Article:Talking to hardware under QNX Neutrino

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Warren Peece

Re: Article:Talking to hardware under QNX Neutrino

Post by Warren Peece » Mon Nov 27, 2000 9:06 pm

"Armin Steinhoff" <A-Steinhoff@web_.de> wrote in message
news:3A22CE43.79ED84B8@web_.de...

| My last 2 cencts:
|
| Using the same LIBRARY STANDARD ( for instance the
| POSIX standard, LINUX 'lib standard' or QNX4 'lib
| standard' ) for drivers doesn't mean that the
| drivers must share the same driver model ... e.g.
| LINUX drivers and NTO drivers are completely
| different but they are using the same standard for
| POSIX threads.
|
| We have the same situation if we take the LINUX or
| QNX4 PCI library definitions as a standard. IMHO
| ..we are just winners when we follow IT standards
| ...
|
| Armin

My last two cents (hey, stop clapping!):

Generally speaking, I agree with the concept that following a standard can be
but is not always a good thing. In this particular example, I believe that the
implementation of the QNX6 driver structure deviates sufficiently from the QNX4
as well as Linux implementations so as to warrant its own unique approach.
After all is said and done, in a couple of years we'll be thinking of it as the
QNX6 standard anyway.

Ladies and Gentlemen, thank you all for joining us today. Be sure to pick up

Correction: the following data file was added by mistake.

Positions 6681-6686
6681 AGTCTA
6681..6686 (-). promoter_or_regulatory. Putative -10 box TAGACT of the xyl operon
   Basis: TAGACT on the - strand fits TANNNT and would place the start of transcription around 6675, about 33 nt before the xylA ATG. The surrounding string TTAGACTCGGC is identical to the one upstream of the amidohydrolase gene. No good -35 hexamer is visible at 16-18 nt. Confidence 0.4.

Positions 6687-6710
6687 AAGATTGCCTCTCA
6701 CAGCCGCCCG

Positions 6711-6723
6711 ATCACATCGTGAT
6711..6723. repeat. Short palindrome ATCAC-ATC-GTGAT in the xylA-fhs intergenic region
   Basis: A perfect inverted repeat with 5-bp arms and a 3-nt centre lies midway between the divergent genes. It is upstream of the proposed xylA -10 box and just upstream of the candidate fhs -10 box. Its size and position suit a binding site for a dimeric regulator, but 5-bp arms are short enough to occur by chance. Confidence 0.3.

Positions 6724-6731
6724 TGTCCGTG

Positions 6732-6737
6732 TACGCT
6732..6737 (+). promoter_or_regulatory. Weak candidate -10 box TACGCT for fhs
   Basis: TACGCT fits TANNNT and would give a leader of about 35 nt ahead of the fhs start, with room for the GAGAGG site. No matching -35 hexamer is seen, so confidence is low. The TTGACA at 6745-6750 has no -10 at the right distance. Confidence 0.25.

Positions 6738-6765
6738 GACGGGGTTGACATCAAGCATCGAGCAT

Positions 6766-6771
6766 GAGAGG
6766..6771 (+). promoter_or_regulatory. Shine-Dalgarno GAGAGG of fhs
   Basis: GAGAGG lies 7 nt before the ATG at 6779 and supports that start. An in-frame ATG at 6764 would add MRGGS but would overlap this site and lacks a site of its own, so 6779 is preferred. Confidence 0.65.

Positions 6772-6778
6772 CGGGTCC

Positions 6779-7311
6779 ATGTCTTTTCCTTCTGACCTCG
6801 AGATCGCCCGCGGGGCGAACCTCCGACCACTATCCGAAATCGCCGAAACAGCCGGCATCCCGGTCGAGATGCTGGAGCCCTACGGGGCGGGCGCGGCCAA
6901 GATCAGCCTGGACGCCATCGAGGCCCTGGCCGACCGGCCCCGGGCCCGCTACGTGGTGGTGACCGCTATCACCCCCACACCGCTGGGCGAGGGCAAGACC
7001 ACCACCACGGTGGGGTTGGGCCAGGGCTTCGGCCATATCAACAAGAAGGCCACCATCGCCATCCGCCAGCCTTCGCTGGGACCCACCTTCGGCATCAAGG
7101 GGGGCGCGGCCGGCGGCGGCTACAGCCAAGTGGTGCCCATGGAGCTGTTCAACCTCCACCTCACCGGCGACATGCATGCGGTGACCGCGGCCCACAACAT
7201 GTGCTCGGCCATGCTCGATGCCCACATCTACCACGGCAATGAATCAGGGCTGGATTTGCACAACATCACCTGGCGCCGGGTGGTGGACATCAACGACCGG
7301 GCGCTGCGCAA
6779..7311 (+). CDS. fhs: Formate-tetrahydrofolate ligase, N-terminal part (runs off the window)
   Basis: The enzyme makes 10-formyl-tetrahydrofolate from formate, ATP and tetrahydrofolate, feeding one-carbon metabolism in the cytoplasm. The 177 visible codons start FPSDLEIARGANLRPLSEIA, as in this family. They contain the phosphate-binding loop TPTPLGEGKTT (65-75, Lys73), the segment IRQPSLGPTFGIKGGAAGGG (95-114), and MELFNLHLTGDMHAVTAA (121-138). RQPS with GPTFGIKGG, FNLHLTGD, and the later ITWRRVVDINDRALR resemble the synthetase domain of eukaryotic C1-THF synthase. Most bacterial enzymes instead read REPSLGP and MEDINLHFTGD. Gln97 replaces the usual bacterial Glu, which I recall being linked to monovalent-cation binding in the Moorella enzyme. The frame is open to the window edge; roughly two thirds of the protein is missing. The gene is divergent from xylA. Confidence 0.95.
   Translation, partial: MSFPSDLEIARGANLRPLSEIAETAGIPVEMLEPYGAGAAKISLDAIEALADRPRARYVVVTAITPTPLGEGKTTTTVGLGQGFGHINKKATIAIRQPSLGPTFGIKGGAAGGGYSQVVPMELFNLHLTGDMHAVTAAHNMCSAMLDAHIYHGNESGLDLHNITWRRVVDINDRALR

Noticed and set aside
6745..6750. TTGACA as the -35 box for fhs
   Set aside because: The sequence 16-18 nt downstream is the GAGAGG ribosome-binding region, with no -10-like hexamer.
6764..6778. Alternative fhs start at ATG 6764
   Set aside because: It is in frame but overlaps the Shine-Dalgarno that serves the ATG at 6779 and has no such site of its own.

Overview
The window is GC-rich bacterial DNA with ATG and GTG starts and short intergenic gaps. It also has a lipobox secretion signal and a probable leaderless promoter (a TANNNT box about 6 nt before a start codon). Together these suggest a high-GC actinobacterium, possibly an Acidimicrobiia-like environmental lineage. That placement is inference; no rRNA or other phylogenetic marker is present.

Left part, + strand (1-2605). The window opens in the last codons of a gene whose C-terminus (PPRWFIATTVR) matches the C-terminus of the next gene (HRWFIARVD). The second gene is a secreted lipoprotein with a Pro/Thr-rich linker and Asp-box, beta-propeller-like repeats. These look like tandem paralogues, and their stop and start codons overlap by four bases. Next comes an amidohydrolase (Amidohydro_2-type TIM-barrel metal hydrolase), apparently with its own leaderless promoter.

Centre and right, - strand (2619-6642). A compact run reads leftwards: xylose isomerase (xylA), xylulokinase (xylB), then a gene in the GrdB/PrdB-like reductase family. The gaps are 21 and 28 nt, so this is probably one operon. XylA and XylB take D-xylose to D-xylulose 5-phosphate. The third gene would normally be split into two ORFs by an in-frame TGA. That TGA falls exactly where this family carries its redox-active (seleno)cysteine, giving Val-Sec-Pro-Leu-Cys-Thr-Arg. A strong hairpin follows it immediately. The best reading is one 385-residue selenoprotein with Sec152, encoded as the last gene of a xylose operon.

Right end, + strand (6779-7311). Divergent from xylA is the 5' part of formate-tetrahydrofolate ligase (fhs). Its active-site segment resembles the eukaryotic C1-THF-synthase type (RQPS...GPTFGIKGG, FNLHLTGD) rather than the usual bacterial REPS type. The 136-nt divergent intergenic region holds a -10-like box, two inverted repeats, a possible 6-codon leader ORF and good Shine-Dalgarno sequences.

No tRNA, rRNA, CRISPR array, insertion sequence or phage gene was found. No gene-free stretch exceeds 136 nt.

your free gift sets by the door on your way out, and remember to tip your
waiters and waitresses as they've all done a fine job for us this evening.
Thank you, and good night. ;)

-Warren

Armin Steinhoff

Re: Article:Talking to hardware under QNX Neutrino

Post by Armin Steinhoff » Mon Nov 27, 2000 9:12 pm

Eric Berdahl wrote:
In article <3A228C34.48287B8F@web_.de>, Armin Steinhoff
A-Steinhoff@web_.de> wrote:

Chris McKillop wrote:
Armin - Linux Developers != Linux Kernel Developers. This is refeering
to the userland processes that run on Linux - things like KDE and Gnome
and GTK and all the text/console based applications. It is talking
about
the fact that one does not need to learn QNX's internal IPC mechanisms
and internal API to write software for QNX if you are used to writing
software
for Linux/UNIX.

Chris ... see the initial posting of Eric Behrdal.
I think he is describing a typical situation. His
question about the documentation of io_funcmmap()
is un-anwered until now. If QSSL is interested to
solve their deficiency in drivers they should
provide a detailed and consistent documentation
about the appropriate interfaces.
Yes, there is huge work done but there are still
annoying information leaks if you trying to 'do
your own thing'. (see the Eric questions ..)

As the author of that initial posting, I will chime in exactly once in
this sub-thread.

[ clip .. ]
And, for the record, the Neutrino solution is better, IMHO. If anyone
should be stealing driver models, it is linux from Neutrino. Not the
other way around.
My last 2 cencts:

Using the same LIBRARY STANDARD ( for instance the
POSIX standard, LINUX 'lib standard' or QNX4 'lib
standard' ) for drivers doesn't mean that the
drivers must share the same driver model ... e.g.
LINUX drivers and NTO drivers are completely
different but they are using the same standard for
POSIX threads.

We have the same situation if we take the LINUX or
QNX4 PCI library definitions as a standard. IMHO
...we are just winners when we follow IT standards
....

Armin

Igor Kovalenko